The projects were part of an intensive one-week field-based training program titled ‘Designing Off-Grid Energy Systems for Community Development in Sustainable Energy Entrepreneurship’ that was jointly organized from 25-31 July by YFEL, Universitas Sebelas Maret, and Energy Partners, a non-government organization. The students visited Pringgodani Training Center at Boyolali, near Surakarta, also known as Solo City, for the program.
The one-week program aimed to motivate youth to become leaders in expanding energy access and sustainable development. The training also helped teach participants how to use systems-thinking with a multidisciplinary approach, while creating unique opportunities for team formation and hands-on practice.
During the program, the YFEL-Indonesian youth group focused its activities on energy systems technology, community engagement, perspectives on sustainability, creating organizations for social change, stream-flow measurement in a nearby river, as well as bio and solar energy potential.
The program also brought together expert trainers and practitioners in community development; renewable energy engineering and technology; energy systems planning and design; and rural energy entrepreneurship to offer guidance to the youth. It also offered a platform to connect and train the promising students and professionals who participated in the program, emphasizing the criticality of team formation in a new enterprise, encouraging diversity and respect for multiple perspectives as well as prioritizing locally-available expertise.
Zainab Al Ali, Program Manager, YFEL, said: “This program plays an important role in nurturing YFEL members’ skills and knowledge by providing them with exceptional and unmatched opportunities to engage in hands-on alternative energy and sustainability projects in marginalized populations. The authentic learning experience that the YFEL members receive during this trip emphasizes strong technical fundamentals, realistic and appropriate business models, and community participation, which result in positive human development outcomes.”
Participating YFEL members and Indonesian students benefited from the workshop that included a team challenge that required the design and presentation of a sustainable energy enterprise through field visits and hands-on projects. Additionally, the program offered the youth an opportunity to engage with villagers from the surrounding community and participate in interactive lectures and discussions, which encouraged self-driven learning.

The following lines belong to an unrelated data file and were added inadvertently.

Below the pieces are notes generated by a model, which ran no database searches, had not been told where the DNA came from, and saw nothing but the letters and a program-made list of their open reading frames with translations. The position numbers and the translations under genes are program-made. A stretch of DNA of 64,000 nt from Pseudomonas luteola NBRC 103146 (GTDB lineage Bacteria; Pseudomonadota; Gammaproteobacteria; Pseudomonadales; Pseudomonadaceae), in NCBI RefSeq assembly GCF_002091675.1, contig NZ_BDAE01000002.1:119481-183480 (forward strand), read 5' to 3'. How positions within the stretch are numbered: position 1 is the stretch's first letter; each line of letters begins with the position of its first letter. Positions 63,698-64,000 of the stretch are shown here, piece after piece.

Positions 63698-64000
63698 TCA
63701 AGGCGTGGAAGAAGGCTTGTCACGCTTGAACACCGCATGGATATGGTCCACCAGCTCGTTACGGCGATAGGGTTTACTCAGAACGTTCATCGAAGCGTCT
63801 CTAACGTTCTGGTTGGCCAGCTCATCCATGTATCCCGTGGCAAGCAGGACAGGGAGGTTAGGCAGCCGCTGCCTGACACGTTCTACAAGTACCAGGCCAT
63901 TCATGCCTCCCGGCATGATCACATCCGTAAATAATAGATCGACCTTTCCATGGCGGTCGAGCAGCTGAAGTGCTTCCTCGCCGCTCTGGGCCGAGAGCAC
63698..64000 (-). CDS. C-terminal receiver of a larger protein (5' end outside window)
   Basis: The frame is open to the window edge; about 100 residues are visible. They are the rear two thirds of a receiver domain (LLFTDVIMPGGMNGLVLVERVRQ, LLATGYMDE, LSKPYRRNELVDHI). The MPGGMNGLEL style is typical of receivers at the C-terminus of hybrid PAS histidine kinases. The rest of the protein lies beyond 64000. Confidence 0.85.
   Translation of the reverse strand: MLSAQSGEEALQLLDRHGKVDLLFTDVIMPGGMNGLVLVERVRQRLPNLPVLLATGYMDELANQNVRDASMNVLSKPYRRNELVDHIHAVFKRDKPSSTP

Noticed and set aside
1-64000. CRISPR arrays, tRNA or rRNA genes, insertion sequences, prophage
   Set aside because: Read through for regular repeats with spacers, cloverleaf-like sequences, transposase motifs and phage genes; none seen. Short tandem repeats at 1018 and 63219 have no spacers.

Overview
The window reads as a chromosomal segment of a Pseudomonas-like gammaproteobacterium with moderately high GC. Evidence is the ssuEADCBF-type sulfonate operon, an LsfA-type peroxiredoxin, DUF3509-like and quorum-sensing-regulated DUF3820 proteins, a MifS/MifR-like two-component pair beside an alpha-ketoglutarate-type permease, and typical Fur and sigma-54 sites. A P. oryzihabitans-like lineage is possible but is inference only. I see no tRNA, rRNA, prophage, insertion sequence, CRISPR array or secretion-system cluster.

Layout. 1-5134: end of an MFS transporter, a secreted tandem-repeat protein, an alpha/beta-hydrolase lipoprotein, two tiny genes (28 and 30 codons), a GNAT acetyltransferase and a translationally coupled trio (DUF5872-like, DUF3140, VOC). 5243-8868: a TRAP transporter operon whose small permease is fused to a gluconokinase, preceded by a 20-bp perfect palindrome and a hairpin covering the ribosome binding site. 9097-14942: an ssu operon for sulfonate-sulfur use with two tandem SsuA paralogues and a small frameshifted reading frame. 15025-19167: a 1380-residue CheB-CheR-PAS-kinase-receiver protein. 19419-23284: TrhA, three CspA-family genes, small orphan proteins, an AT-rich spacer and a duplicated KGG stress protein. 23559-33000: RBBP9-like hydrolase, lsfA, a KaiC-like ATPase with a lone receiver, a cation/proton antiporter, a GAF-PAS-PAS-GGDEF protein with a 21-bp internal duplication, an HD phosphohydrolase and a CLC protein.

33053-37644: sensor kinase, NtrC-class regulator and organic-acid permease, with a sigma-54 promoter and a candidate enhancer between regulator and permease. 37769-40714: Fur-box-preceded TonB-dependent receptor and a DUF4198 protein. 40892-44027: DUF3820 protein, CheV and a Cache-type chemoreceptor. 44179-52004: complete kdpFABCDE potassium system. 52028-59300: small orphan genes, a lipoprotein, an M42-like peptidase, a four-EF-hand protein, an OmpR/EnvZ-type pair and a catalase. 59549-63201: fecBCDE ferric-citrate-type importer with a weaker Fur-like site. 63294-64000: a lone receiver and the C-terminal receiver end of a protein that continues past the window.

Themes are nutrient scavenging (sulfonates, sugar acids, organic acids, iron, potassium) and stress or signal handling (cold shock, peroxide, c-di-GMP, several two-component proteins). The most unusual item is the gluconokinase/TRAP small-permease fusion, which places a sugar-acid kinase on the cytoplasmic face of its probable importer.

Various youth teams visited the nearby river to learn and practice stream-flow measurement — which records the flow of water in streams, rivers, and other channels, a critical part of assessing a water cycle. The program also helped participants evaluate the potential of bioenergy and solar energy of the area based on the solar resource and local land use practices. Project ideas were based on assessing and evaluating needs of local agricultural activity. Participants stayed in the village over the course of the week, learning to appreciate a basic and simple lifestyle of the community.
For YFEL member Manar Almazrouei, the trip was a life-changing experience.
“This trip was one of my best experiences of my life. In one week I learnt a lot as an engineer and as a person. As a sustainable and renewable energy engineering student, this trip was the core of my study, where I learned about different renewable energy sources and technologies that can help in capturing these sources, and convert them to other useful sources of power,” she shared.
At the same time, students from Indonesia‘s Universitas Sebelas Maret who participated in the program acknowledged the role played by YFEL in empowering the community in Boyolali. Participants exchanged ideas with locals who are the primary stakeholders to develop an understanding about the local requirements.
Indonesian student Arya Ksatria Raja said: “This workshop will definitely influence my future decisions and career. After I finished the workshop, I became more aware of alternative energy resources and their development, especially in my country. I’m planning to get my master’s degree on energy subject, so I can share all of my knowledge with the local communities in Indonesia.”
06 September 2015